I saved it from deteriorating like the one for sale and restored it to look better than the one on the road. See below for some of the steps that took it from an oxidized mess to a real beauty.
I bought my Olds in early 1994. The car was complete, with 135,387 miles on the odometer and a big dent in the right-rear quarter panel. I can still remember the first words out of my wife’s mouth when I pulled up in front of our house with it on a car trailer, “You paid $1,000 for that!”
I didn’t do a full body-off restoration, but the engine compartment and underbelly of the car were sandblasted and painted black. The body was sanded down to bare metal with a special coating applied before priming and then it was painted to match the original factory colors. In addition to the professionally done body work and paint job, all of the chrome and stainless steel was redone, along with new glass all around, except for the rear window.
I originally planned to rebuild the stock 324 cubic-inch engine and Hydromatic transmission but found a ’68 Olds big-block 455 with over-sized valves and Turbo 400 combination that had been built for a hot rod but was never installed in the intended car. The engine was balanced and blueprinted and had a racing cam as well as dual AFB carburetors installed on a nice Offenhauser intake manifold. (I later replaced the ignition with an electron setup for a stronger spark and reliability.)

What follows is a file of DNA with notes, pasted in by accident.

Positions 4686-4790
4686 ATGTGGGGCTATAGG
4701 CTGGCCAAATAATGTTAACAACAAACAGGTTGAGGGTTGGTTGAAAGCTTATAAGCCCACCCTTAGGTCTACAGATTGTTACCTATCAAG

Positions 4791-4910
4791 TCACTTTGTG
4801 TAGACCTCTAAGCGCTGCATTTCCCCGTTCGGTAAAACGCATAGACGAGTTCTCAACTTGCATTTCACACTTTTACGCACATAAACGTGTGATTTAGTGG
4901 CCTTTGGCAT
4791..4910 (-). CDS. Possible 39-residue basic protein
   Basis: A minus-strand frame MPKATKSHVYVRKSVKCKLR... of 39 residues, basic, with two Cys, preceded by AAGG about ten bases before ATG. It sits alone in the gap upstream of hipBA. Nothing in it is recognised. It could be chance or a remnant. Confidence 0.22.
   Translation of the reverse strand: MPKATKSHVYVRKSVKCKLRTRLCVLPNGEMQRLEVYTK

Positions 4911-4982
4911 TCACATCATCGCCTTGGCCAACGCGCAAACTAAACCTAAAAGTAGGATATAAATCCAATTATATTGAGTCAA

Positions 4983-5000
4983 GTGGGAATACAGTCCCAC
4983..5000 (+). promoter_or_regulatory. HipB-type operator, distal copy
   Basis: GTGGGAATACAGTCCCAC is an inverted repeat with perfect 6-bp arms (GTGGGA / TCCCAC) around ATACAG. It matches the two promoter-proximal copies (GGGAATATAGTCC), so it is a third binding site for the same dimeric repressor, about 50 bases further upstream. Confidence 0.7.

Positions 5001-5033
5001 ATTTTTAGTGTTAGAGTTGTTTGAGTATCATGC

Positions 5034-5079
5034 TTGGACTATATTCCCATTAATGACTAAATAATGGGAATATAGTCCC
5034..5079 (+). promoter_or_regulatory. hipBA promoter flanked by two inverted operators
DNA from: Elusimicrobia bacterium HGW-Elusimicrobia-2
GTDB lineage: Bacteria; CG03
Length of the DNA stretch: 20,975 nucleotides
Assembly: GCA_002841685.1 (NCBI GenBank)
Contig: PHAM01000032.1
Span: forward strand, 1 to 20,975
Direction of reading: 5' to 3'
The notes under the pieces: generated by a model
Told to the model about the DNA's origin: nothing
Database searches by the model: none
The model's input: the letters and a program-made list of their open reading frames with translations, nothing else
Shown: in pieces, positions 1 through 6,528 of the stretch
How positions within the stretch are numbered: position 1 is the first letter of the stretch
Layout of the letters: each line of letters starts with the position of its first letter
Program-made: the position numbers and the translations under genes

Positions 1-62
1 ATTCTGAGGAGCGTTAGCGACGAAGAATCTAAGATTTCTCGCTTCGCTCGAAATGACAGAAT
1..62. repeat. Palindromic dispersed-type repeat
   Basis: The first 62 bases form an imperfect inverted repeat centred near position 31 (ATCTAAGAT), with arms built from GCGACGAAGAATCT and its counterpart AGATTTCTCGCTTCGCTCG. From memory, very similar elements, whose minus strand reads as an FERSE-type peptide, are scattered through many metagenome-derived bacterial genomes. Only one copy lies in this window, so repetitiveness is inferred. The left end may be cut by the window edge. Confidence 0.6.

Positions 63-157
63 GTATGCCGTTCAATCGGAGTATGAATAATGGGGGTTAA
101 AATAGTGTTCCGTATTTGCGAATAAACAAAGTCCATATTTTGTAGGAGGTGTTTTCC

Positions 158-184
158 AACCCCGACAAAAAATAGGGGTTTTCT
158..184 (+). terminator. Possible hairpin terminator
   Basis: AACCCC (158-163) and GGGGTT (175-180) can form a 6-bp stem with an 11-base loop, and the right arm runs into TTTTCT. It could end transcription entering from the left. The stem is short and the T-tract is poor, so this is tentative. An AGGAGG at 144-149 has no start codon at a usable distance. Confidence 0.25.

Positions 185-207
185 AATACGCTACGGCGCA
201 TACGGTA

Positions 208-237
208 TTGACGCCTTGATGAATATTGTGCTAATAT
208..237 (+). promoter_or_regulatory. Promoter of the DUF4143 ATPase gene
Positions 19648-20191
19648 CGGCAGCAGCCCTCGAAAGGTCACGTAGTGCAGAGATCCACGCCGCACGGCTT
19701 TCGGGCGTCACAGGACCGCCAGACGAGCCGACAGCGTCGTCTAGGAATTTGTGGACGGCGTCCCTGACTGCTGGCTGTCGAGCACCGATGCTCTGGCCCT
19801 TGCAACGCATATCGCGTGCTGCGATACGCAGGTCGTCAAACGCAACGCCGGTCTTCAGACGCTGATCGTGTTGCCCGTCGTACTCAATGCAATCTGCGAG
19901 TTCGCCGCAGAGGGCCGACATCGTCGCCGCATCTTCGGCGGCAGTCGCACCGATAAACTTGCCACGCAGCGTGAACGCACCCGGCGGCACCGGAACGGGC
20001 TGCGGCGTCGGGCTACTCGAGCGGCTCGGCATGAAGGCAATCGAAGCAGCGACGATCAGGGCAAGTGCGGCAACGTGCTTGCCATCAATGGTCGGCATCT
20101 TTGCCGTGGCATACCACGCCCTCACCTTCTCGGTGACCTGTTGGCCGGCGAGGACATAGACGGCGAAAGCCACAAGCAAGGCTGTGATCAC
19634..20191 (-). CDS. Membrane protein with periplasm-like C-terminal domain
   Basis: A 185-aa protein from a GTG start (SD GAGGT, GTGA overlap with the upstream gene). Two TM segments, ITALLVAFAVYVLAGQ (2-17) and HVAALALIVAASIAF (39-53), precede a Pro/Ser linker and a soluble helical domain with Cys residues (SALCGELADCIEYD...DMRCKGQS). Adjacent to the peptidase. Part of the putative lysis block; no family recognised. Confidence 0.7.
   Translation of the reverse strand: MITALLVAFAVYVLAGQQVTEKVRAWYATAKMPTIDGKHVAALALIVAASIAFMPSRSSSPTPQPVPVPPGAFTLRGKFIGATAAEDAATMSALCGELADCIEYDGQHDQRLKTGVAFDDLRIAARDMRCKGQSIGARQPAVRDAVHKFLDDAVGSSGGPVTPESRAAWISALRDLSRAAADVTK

So why the big-block? When I was in college I had a ’55 Olds with a ’58 Olds engine mated to a B&M hydro. This car was definitely a sleeper and provide many happy times. (That’s me, back then, with a side view of my original Olds below. If you look in the wind-wing you can see a reflection of my girlfriend, who later became my wife, taking my picture with her Brownie camera.)
The upholstery follows the original patterns, using two shades of gray Naugahyde and pleated gray material, which looks better than when new. I must say that my latest little sleeper would definitely embarrass my original one at the drag strip.
After driving it for a while I realized it was pretty hard to stop, so I fitted the front with disc brakes. Now it stops fast and straight.
It took a little over five years to complete the car and I am proud to say it gets lots of attention. People are used to seeing a lot of ’55-57 Chevy’s here in California, but not many ’55 Oldsmobiles.
In case you are wondering, my wife loves this car now.
The video below doesn’t have a ’55 Oldsmobile in it, but has some very interesting facts about cars in the 1950s.
Click Here to see all the cars I have owned over the years.